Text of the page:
Before I get started, I thought the science was settled, that the dinosaurs died off suddenly and catastrophically, but apparently that it still being highly debated. Not everyone agrees. That's why all the recent excitement coming out of Bowman, ND. And then I thought: oh, yes, that's correct: the only really "settled science" is anthropogenic global warming and we have only twelve years left."
Again, I thought the science was settled about the demise of the dinosaurs. That's why the recent New Yorker article did not particularly excite me until I started paying attention.
So, here goes.
The #1 post trending on this blog, "The Million Dollar Way," is the post about the recent dinosaur excitement in North Dakota.
I've posted a number of notes about the story. One reader has spent considerable time in the Hell Creek formation as a volunteer working for one (or more?) paleontologists. He wrote me and I paraphrased in some cases, hoping I did not mis-quote / mis-state what he was saying. In addition, I've interspersed my own comments, but I think we are on the same page:
Among researchers, the "jealousy is terrible," the competition is fierce; "publish or perish" is not a trivial issue. Among all branches of science, paleontology may be one of the most competitive: the rewards can be huge -- after twenty years of digging a paleontologist could be an overnight-millionaire if he/she discovers an intact, huge T rex to be sold for top dollar.Two other links, wiki:
The whole "field work" process is incredibly inefficient: sites are remote, just to get to nearest airfield; and then a couple of days drying to the site; thunderstorms make the off-roading impossible; and, then, short digging season in states like Montana, and the Dakotas.
Access is incredibly challenging: there's a reason ranchers and farmers in Montana, North Dakota, South Dakota live there and have decided to stay -- they don't like to be bothered by humanity (don't take that out of context).
The reader was particularly "proud" (I'm using that word, not the reader) that as a volunteer, non-professional he and his wife found a site -- now named after them -- that contains Peurcan I (Paleocene) mammal fossil teeth right down almost to the K/T boundary.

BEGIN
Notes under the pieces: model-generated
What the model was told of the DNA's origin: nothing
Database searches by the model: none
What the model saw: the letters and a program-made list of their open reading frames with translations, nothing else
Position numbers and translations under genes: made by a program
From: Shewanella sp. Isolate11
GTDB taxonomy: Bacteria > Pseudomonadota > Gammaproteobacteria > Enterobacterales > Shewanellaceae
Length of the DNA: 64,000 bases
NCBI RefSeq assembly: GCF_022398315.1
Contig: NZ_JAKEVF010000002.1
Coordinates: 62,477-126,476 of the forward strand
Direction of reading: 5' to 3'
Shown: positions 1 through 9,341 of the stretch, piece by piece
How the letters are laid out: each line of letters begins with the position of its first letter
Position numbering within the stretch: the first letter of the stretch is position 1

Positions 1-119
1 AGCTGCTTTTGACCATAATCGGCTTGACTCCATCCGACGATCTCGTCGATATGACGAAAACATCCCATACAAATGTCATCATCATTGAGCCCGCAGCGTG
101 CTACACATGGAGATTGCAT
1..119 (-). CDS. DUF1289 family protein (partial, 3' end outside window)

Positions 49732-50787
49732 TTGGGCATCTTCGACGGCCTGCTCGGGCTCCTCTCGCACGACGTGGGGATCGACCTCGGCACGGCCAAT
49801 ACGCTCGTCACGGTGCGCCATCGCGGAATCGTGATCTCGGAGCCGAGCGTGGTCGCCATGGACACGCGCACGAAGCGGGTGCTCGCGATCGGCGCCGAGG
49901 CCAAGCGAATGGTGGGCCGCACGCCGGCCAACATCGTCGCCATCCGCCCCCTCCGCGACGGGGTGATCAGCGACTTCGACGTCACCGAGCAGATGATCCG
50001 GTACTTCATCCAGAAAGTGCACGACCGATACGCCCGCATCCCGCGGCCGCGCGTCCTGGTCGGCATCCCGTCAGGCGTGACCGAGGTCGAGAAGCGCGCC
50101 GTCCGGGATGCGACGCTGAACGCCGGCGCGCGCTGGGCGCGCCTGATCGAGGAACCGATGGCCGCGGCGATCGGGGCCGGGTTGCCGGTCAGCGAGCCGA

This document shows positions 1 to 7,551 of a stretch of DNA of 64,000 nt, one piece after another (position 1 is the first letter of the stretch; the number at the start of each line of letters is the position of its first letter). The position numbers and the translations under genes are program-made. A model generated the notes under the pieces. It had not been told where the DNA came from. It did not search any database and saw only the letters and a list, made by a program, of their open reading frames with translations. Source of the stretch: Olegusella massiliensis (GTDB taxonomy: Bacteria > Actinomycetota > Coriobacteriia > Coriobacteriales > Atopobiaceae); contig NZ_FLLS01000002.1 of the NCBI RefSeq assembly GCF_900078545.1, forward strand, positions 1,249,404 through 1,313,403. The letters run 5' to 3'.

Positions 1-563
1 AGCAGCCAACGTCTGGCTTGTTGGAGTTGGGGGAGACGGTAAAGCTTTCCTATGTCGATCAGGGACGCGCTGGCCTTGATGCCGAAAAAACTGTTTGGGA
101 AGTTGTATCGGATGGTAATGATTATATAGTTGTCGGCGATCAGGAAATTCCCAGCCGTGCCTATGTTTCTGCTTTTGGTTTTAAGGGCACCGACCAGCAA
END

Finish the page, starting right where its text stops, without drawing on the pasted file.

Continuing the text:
To get a feeling of the importance of this finding wade through this pdf:
In that 2012 article, the researchers discuss the demise of the dinosaurs at the K/T boundary, and state, on page 149 of that article, that some researchers have "concluded that the terminal Cretaceous (K) extinctions were gradual and may have occurred over a period of time ranging from several years to hundreds of thousands of years." [That's why the article in The New Yorker is so incredibly fascinating and has gained so much interest. Those who accept the catastrophic, sudden demise of dinosaurs are looking for the "smoking gun" and think they have found it in Bowman, ND.]
The reader noted that the mammals he and his wife discovered were not even "supposed to be in North Dakota at this time. Instead they were limited to sites found in southern New Mexico."
The reader noted that they had "no research money" because "no prospective donor had any reason to believe there was anything there." Again, that takes me back to my original comment that this reminds me of Harold Hamm and the Bakken.
The reader says that the discovery of this particular site was based on the fossil remains of large terrestrial turtles. The mammalian fossils showed up when the reader and his wife were screen-washing the matrix in a controlled fashion all the way down to the K/T boundary. With the help of other volunteers and students/faculty from several field schools, they washed over 2,400 lbs (more than a ton) of matrix.
Prior to this time, the state of North Dakota has one (1) Peurcan mammal fossil in its entire fossil collection; by last year, the reader's small group of "diggers" had found 178 Peurcan mammal fossils.
Apparently folks thought this site was all an anomaly. The reader -- and I can almost see him rolling his eyes -- took a short walk -- two miles to the southeast of the original site and found a similar outpouring of Peurcan fossils.
- placental mammal diversification and the C-T boundary; 2003
- mass extinction of birds at the K-Pg boundary, 2011
- The effect of the Cretaceous-Paleogene (K-Pg) (formerly Cretaceous–Tertiary, K–T) mass extinction on avian evolution is debated, primarily because of the poor fossil record of Late Cretaceous birds. In particular, it remains unclear whether archaic birds became extinct gradually over the course of the Cretaceous or whether they remained diverse up to the end of the Cretaceous and perished in the K–Pg mass extinction.
- mammalian distal humerus fossils from eastern Montana with implications for the C-Pg mass extinction and adaptive radiation of placentals; link here;
- much easier to read, "Crossing the Boundary," Chapter 15, The Mistaken Extinction, Lowell Dingus and Timothy Rowe, 1998, link here; [I have this book on my "top shelf"]
The other reason for writing all this: it helps me understand better what's going on so Sophia and I have something to discuss when I drive her to TutorTime.